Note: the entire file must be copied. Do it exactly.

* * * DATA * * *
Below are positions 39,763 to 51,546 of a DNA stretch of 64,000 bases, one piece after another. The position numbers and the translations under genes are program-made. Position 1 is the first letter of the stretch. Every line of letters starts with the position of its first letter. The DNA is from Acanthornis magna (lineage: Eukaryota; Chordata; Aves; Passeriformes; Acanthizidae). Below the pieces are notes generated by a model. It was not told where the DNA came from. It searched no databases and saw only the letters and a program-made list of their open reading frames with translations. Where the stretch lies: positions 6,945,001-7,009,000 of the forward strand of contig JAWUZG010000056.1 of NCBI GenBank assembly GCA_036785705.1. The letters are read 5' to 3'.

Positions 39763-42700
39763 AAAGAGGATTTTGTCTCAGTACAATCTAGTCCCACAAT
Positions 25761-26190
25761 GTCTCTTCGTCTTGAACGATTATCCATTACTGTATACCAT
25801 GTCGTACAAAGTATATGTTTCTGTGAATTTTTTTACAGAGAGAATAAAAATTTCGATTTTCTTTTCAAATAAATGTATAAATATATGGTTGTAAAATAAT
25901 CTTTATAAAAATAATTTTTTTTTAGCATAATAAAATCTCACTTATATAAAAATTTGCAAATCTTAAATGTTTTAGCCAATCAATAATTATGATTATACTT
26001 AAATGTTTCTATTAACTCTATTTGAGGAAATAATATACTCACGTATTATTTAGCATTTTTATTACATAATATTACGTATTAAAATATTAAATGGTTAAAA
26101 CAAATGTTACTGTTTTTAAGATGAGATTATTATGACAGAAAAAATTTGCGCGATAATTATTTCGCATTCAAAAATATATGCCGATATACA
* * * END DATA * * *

Below are positions 39,763 to 51,546 of a DNA stretch of 64,000 bases, one piece after another. The position numbers and the translations under genes are program-made. Position 1 is the first letter of the stretch. Every line of letters starts with the position of its first letter. The DNA is from Acanthornis magna (lineage: Eukaryota; Chordata; Aves; Passeriformes; Acanthizidae). Below the pieces are notes generated by a model. It was not told where the DNA came from. It searched no databases and saw only the letters and a program-made list of their open reading frames with translations. Where the stretch lies: positions 6,945,001-7,009,000 of the forward strand of contig JAWUZG010000056.1 of NCBI GenBank assembly GCA_036785705.1. The letters are read 5' to 3'.

Positions 39763-42700
39763 AAAGAGGATTTTGTCTCAGTACAATCTAGTCCCACAAT
Positions 25761-26190
25761 GTCTCTTCGTCTTGAACGATTATCCATTACTGTATACCAT
25801 GTCGTACAAAGTATATGTTTCTGTGAATTTTTTTACAGAGAGAATAAAAATTTCGATTTTCTTTTCAAATAAATGTATAAATATATGGTTGTAAAATAAT
25901 CTTTATAAAAATAATTTTTTTTTAGCATAATAAAATCTCACTTATATAAAAATTTGCAAATCTTAAATGTTTTAGCCAATCAATAATTATGATTATACTT
26001 AAATGTTTCTATTAACTCTATTTGAGGAAATAATATACTCACGTATTATTTAGCATTTTTATTACATAATATTACGTATTAAAATATTAAATGGTTAAAA
26101 CAAATGTTACTGTTTTTAAGATGAGATTATTATGACAGAAAAAATTTGCGCGATAATTATTTCGCATTCAAAAATATATGCCGATATACA